Steve Mureithi had lived by the bottle most of his adult life.
His neighbours in Ting’ang’a, Kiambu County, knew him as a perennial drunkard and had accepted that would always be his way of life.
However, everything changed when the government announced the crackdown on illicit brews and liquor in July.
Mureithi, 30, was among those who felt the immediate impact of the crackdown.
First, he was dragged from a drinking den by the area MP Jude Njomo, who was accompanied by a large crowd determined to stamp out the vice in the village.
“I wondered why the MP and residents were destroying the brew that had kept me going,” he told the Nation.
A JOURNEY OF MISERY
To him, the drink would drown his frustrations, which mainly stemmed from the fact that the Form Four leaver was unemployed.
A day after the alcohol was destroyed, Mureithi’s body started shaking due to lack of alcohol. It was the first day in a long time to go without alcohol.
The shaking was, to him, yet another sign that he had embarked on a long journey of misery now that he would be without his “companion” — his dear bottle.
“I cannot recall a day I went without alcohol and after the crackdown, I worried about how I would face my tribulations without liquor.
"What was available in the shelves was too expensive for me,” said Mureithi, whose only source of income until then was menial jobs.
However, he did not know that he had taken the first step to freedom from the shackles of alcohol.
After the crackdown, the MP brought together 43 young men and women from across the constituency who had been drastically affected by excessive consumption of alcohol, among them Mureithi, and he sponsored them to join the Munyu Institute of Technology in Ngoliba, Thika, where they took basic electrical and agribusiness courses free of charge.
The institute, which is owned by the lawmaker, also collaborated with anti-drugs agency Nacada and counsellors, who took the 43 through sessions to avoid relapse.
After a month of learning and rehabilitation, the group was ready to graduate, each equipped with skills to enable them to have a decent life.
Joseph Kamau, a recovering addict who learnt basics on electricity installation, said with the skills — he can erect an electrical post, install an electricity meter box and do some wiring — life will never be the same again.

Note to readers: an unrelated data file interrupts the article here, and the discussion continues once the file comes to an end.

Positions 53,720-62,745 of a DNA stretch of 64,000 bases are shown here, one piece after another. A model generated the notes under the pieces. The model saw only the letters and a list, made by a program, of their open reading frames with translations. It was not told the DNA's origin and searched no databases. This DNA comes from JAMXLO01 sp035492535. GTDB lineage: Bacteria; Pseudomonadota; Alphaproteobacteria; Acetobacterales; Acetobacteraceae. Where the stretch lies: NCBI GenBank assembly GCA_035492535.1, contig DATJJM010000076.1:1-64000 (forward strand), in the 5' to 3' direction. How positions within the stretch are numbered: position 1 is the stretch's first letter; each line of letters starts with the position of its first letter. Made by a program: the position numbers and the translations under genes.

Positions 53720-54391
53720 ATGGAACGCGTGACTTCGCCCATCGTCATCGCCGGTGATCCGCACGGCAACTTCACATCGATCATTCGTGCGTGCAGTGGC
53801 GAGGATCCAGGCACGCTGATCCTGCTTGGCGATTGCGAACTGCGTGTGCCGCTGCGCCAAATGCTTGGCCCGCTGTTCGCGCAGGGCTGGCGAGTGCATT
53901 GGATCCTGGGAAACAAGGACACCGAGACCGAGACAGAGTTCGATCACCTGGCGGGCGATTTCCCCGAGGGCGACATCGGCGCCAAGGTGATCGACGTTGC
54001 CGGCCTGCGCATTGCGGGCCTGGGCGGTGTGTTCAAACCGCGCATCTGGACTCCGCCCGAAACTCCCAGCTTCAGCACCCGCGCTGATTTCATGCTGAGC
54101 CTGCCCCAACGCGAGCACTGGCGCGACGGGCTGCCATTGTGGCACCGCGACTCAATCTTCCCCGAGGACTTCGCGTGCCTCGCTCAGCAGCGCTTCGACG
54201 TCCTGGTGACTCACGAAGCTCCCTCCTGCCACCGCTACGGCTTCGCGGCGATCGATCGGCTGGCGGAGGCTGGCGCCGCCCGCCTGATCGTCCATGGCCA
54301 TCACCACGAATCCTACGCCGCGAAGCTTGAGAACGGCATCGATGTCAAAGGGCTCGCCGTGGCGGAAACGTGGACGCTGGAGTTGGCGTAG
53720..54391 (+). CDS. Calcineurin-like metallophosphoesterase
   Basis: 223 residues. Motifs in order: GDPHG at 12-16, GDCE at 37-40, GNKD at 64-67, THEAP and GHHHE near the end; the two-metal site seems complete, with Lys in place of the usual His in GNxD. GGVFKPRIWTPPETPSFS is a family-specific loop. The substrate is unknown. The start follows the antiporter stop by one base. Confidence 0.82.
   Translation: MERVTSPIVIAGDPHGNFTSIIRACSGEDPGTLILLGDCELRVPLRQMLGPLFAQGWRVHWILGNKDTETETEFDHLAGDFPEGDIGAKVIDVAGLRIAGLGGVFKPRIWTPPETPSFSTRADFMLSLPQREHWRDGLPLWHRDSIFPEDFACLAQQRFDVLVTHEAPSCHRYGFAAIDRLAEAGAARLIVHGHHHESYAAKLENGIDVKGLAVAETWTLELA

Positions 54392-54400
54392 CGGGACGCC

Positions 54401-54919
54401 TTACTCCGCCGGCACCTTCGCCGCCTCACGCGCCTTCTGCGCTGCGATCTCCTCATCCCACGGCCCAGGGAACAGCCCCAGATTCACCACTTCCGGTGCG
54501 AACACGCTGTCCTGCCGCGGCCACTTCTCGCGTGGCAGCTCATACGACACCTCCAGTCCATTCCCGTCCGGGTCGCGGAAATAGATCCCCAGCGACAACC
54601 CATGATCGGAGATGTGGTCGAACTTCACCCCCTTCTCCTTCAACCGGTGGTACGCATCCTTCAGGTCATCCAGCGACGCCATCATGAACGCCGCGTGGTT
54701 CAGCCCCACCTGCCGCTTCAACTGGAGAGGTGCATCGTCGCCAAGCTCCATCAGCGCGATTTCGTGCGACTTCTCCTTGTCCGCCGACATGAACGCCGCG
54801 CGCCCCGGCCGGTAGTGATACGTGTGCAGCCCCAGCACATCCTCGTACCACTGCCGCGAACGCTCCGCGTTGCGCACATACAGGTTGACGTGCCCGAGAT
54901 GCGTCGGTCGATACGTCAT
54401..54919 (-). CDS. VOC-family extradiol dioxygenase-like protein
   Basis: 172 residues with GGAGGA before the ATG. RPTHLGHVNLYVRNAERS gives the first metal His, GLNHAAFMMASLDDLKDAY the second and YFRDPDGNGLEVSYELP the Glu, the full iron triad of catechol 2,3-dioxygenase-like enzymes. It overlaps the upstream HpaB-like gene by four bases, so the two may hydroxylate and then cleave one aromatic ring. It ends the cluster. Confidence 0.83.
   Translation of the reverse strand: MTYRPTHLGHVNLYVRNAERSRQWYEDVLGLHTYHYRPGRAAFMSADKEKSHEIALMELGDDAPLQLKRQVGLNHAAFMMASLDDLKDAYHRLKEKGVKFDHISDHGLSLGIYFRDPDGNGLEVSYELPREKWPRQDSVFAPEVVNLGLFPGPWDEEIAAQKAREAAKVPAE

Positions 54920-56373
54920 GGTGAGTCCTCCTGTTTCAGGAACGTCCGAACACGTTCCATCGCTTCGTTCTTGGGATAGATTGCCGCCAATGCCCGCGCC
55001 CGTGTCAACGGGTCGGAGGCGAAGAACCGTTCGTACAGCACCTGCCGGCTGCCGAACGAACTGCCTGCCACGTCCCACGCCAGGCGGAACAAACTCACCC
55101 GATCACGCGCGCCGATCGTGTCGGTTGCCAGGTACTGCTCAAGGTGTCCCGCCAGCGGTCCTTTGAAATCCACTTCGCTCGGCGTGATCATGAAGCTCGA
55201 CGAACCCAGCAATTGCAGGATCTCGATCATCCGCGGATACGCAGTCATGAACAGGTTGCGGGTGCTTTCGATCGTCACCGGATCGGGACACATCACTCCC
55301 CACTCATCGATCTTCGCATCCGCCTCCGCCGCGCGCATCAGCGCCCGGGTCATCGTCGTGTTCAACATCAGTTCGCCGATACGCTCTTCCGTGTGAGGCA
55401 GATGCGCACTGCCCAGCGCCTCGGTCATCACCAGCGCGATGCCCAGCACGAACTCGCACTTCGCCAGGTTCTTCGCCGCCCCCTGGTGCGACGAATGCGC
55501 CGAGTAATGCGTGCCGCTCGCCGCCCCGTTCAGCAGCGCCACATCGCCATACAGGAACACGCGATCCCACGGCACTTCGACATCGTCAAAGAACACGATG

“Now I have skills in what I lacked. I went through a short rehabilitation and I will dedicate myself to putting the skills into use and my only request is that we should not be abandoned because we might relapse,” Kamau said.
A HELPING HAND
Another beneficiary, Daniel Njoroge, said he was rescued from a ditch by the MP, who later took him to the institution.
“I used to do manual work in my Ting’ang’a Village. I would work during the day and in the evening visit my favourite joint, where I would spent all the money on alcohol. Such was my life for several years,” Njoroge said.
Mr Njomo said he had contacted Kenya Power, the Rural Electrification Authority and some contractors and they had agreed to absorb them once they are through with training.
Those who were trained on agribusiness will be helped to venture into farming in their respective areas.
During the short course, others discovered their talents, such as singing and two of them have composed songs with the MP pledging to support them.
A FRESH START
At their graduation ceremony, which was held at the Madaraka Gardens and attended by several MPs from Kiambu, the recovering addicts showcased their skills by demonstrating how to erect an electricity post and a meter box among other tasks.
Dressed in light-blue aprons and helmets, it was hard to believe they are recovering addicts fresh from college.
Impressed by their demonstration, Thika MP Alice Ng’ang’a conducted a fundraiser to see them through the job-hunting period.
A total of Sh80,000 was raised, with Mr Njomo pledging to keep supporting them as his counterparts said they would borrow his idea and implement it at their constituencies.